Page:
Sunday, December 30, 2007

Tipping the Scales

Well, we are just about to head into another New Year. You know, that time of year when resolutions ring in your head and your credit card bill reflects a new gym membership or a weight loss plan purchase. Whatever your resolution may be, make it one that you can realistically achieve.

For instance, I recently had someone tell me that they were going to do more volunteer work this year. My resolution is to become a big sister through the big sister program in Naugatuck.

I'm not sure why New Year's resolutions tend to focus on weight loss. Why is it that we focus on what we have to lose as an individual when it is possible that there might be so much that another could gain from just a little of our time? Why not combine the two - for example, start an outdoor hiking/fishing program for underprivileged youth. This meets your need for exercise and provides a structured outdoor activity for kids.

So, let's Tip The Scales This Year in a different direction!

Sunday, December 23, 2007

Happy Holidays!!!

This time of year is truly about tradition. Historical traditions of family gatherings and regular events.

For some, this is a difficult time of year. It can often bring up emotions that may be difficult to handle. For example, the loss of a loved one can conjure negative emotions. It is very important to provide structure and support to friends during this time.

This year marks my grandmother's passing five years ago. A woman of conviction, intelligence, and sheer brilliance, my grandmother (AKA Gaga) taught me how to catch mackerel. She liked to eat them, too. She would take Critty (my cousin Chris) and me to the docks in Friendship, Maine. (Back then, the waters weren't overfished and you could actually catch something). She would wait in her car or sit nearby in a chair and watch us fish.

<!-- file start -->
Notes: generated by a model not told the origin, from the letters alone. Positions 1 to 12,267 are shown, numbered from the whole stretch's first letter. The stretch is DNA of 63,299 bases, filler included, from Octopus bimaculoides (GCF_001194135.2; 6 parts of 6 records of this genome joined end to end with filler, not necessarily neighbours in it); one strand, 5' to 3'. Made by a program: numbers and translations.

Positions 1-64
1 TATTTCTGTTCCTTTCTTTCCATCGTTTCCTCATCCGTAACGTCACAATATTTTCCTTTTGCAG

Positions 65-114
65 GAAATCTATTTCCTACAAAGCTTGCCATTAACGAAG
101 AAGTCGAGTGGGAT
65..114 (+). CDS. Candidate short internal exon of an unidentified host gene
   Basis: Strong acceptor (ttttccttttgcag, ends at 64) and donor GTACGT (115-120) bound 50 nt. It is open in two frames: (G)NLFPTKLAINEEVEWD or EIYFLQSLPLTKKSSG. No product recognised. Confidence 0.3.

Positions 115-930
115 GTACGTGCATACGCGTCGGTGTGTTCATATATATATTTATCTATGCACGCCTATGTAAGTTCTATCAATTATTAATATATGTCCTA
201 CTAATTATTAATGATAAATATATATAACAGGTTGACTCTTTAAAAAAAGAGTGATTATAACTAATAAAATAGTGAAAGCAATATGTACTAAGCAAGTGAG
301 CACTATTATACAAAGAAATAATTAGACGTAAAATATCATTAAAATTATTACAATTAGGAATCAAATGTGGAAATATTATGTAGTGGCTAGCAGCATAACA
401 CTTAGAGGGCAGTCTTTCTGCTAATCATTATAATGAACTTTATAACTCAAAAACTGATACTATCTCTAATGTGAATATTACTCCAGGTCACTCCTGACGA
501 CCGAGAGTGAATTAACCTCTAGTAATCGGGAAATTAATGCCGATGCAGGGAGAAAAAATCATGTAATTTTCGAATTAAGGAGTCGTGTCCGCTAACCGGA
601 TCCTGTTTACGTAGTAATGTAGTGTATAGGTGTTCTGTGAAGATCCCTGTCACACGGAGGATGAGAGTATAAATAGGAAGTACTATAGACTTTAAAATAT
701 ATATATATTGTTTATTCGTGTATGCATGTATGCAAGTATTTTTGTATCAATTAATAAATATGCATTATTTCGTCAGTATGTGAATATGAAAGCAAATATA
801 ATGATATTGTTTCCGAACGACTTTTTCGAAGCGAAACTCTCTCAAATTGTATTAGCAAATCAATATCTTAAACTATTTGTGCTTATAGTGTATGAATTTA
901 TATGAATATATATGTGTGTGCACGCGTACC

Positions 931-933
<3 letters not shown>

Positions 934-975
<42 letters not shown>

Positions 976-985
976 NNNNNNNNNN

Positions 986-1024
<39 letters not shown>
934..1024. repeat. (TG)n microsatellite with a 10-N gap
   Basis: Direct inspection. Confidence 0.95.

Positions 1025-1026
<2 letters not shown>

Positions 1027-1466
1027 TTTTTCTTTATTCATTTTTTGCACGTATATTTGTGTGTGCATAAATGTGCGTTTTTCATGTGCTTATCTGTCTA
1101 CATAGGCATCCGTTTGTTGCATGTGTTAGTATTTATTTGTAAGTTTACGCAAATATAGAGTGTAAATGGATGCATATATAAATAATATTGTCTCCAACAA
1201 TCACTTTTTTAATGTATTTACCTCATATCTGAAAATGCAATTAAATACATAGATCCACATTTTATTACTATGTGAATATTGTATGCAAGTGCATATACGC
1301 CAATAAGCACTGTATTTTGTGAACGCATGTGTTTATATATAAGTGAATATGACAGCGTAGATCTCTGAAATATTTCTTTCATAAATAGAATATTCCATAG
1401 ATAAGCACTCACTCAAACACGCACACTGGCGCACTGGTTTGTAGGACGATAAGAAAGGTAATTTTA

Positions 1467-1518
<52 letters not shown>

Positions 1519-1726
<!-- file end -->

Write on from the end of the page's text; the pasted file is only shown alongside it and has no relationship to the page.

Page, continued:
As adults, Gaga saw us off when we fished for the day. And there she would be when we arrived back at the dock to see what we caught. The sheer excitement in her eyes was enough to feed my soul for a lifetime. The way she would smile at us and make us feel so good about catching fish (and other things, too)...she is sorely missed. I know that she is in my heart wherever I go and I see her in some of the things that I do - like gardening.

So if you have a family member who is grieving this holiday season or a friend who might need a little extra support, reach out...sometimes gifts of a non-material nature can be worth more than any other gift.

Happy Holidays and Happy New Year!

Thursday, December 20, 2007

CMTA Hartford Boat and Fishing Show

For my birthday in January, I'm hoping to go to the Connecticut Marine Trade Association (CMTA) Hartford Boat and Fishing Show. Held at the Connecticut Convention Center January 24 - 27, 2008, this show also includes seminars. On Saturday and Sunday, there are sessions that provide instruction on fishing from kayaks (which I did on Oscaleta Lake in NY). There is another for catching monster bass using tubes and worms. Now the latter topic might not seem enticing to a lot of people, but the idea of kayaking with someone and fishing simultaneously would be a lot of fun!

Admission is $12.00 for this event. The list of exhibitors has not yet been posted, but stay tuned. You're bound to see Grady White, Boston Whaler, Evinrude, Mercury, and more. How much fun will it be to attend a boating and fishing event in the middle of the winter! Warms my fuzzy little heart!

Wednesday, December 19, 2007


I love Wasabi! The way that it makes your nose tingle, twinge, and then all of a sudden you can breathe the biggest breath! Better than any prescribed medication I know of!

What would sushi be without wasabi? What would a fishing blog be without a sushi review? Most of my friends tease me - just how much can you love and write about fish? Well, I am pretty sure that my interest in fish is innate. My father loves to fish and my mother was raised on a lake. I'm pretty sure that she liked to fish, too. Explains the connection, perhaps!

Anyway - sushi. I love sushi. Spicy tuna, eel handroll, bonito, and yellowtail. The key to sushi, for me, is the presentation and the consistent freshness offered by the restaurant. I have never had "bad" sushi - but it can happen. The tricks are:

  • Crowds - If the restaurant is crowded all the time and/or you need a reservation, well, you can rest assured that there is plenty of "tuna turnover"